AHA News: Triathlete Mom's Aorta Tears Followed By 2 Strokes in 2 Days
TUESDAY, March 9, 2021 (American Heart Association News) -- The day before her daughter, Maddy, turned 16, Kelly Steinberg woke up feeling a surge of energy rush through her body as she turned on her side.
"I wasn't in any pain," Kelly said. "But it was so strange. I knew something wasn't right."
It was the start of summer, and Kelly had taken the day off from her job at an architecture and design firm in Milwaukee to prepare for Maddy's big day. She planned to take Maddy and her 15-year-old son, Morris, shopping for birthday decorations and ingredients for a family dinner with her former in-law's, who were coming into town. The next day, Kelly would take Maddy to get her driver's license.
But lying in bed, Kelly abandoned her plans. Instead, she texted her ex-husband, Lyle Steinberg, and asked him to come over. When he arrived, she told him, "I think we need to go to the ER."
Kelly suspected she was having a heart attack. She knew the telltale signs and remembered how five years ago her mother had an aortic dissection, a rare life-threatening condition in which the aorta tears. The aorta is the main artery that carries blood from the heart to the rest of the body.
"As soon as I told the nurses that, they took me to get a CAT scan," she said.
Results showed Kelly was following in her mother's footsteps – the inner layer of her aorta had torn, and she needed emergency surgery. She also thought about her mother dying four months after being diagnosed with the condition.
"There was this feeling that I could die," she said.
In the final moments before the operation, she, Lyle and their two kids prayed with the hospital chaplain. As she was being transported, she told Lyle, "Whatever you do, make sure Maddy takes her driving test tomorrow."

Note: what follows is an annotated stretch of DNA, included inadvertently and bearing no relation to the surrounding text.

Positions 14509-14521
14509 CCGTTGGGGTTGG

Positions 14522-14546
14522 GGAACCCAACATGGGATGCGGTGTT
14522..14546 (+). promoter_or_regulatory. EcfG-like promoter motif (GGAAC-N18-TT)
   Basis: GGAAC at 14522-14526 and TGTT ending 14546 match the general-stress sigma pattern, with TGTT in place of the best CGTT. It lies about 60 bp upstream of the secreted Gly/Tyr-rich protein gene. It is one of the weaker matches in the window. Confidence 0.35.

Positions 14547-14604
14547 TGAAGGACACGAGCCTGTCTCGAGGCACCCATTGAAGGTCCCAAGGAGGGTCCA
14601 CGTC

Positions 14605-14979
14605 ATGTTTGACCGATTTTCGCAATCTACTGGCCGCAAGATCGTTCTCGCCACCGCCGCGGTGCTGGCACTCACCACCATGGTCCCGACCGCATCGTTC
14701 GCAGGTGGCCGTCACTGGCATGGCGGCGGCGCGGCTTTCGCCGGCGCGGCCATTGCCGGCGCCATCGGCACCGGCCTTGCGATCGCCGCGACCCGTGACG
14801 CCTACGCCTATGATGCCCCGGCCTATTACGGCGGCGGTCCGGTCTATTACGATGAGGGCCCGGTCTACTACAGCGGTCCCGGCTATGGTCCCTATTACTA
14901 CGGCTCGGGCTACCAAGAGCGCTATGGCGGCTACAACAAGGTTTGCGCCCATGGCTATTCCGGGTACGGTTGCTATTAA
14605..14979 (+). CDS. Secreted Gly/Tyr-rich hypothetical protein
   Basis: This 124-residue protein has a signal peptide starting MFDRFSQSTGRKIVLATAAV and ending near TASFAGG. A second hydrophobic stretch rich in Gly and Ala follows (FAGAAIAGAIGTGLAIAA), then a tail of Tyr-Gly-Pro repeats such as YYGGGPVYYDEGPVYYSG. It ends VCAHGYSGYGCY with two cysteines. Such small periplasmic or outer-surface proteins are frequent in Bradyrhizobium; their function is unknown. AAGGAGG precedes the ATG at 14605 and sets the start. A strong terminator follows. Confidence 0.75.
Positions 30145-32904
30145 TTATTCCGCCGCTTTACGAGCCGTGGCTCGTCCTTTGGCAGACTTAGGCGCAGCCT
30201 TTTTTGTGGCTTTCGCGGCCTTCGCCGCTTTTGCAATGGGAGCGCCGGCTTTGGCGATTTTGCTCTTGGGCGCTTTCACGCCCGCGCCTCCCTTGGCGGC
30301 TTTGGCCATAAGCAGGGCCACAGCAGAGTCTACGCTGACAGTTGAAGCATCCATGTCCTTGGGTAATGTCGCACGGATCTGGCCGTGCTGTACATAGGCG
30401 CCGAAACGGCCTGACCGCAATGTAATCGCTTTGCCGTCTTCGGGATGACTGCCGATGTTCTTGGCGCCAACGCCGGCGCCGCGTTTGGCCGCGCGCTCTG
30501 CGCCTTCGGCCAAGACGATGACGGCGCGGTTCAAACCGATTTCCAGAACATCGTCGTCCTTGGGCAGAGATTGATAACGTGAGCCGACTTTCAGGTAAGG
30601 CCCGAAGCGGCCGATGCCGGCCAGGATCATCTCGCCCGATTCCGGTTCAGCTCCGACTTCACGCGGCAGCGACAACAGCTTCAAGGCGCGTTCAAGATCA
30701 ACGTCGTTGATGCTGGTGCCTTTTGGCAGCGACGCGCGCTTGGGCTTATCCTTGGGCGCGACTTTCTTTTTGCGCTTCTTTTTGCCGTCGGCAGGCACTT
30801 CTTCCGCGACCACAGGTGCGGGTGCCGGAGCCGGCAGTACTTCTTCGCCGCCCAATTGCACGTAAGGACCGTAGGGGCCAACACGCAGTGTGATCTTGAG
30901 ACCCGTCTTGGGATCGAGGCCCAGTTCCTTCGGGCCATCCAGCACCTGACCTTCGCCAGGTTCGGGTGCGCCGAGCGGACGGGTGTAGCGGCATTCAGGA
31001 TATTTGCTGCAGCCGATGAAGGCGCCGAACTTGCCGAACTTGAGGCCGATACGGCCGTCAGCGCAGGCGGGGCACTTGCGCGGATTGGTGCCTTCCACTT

After 10 hours in the operating room, her family breathed a sigh of relief. The surgery was a success. Except, there was a problem.
"I couldn't feel my legs," Kelly said.
The next day, her right hand curled up. After that, she couldn't move her right arm. It was a stroke – her second, she later learned, in two days. During surgery she had a rare spinal cord stroke.
"I wasn't sure if I was going to walk again," said Kelly, a yoga teacher and former Ironman triathlete.
She began physical therapy unable to use her right hand and needing help to stand. After four grueling weeks, she could walk with a walker and move her right arm. She later switched to a cane and moved into Lyle's house to recover.
"The hardest part was that I couldn't be a parent or take care of anyone," Kelly said. "That was my job, so that was super hard to let people take care of me. I was also terrified that I could die at any minute. It took a while for me to get over that."
She credits yoga and breath work for helping her recover and cope. She also knows the physical toll would've been worse if not for how fit she was at the time.
Now, a year and a half later, Kelly walks or jogs every day. She's back to working full-time, although in a new career: She teaches sixth grade. She's thankful she paid attention to her body and didn't ignore the strange sensations that summer morning.
"I've always taken care of myself, and I was super active and healthy at the time," she said. "So, that this happened to me was a huge surprise. I could have just passed it off and not gone into the hospital. I feel super lucky."
There are still dark days, though.
Sometimes she feels angry that she can't run and resents the large scar on her chest. If her chest ever hurts, she worries she might have another tear.
"But I try to look at it logically," she said. "Is the pain getting worse? No. Then I take a few deep breaths and I'm feeling much better."
She's thankful for every day and is committed to staying positive.
"During my journey, I realized that recovering from something is not a death sentence," she said. "You just have to keep moving forward."
American Heart Association News covers heart and brain health. Not all views expressed in this story reflect the official position of the American Heart Association. Copyright is owned or held by the American Heart Association, Inc., and all rights are reserved. If you have questions or comments about this story, please email email@example.com.
By Deborah Lynn Blumberg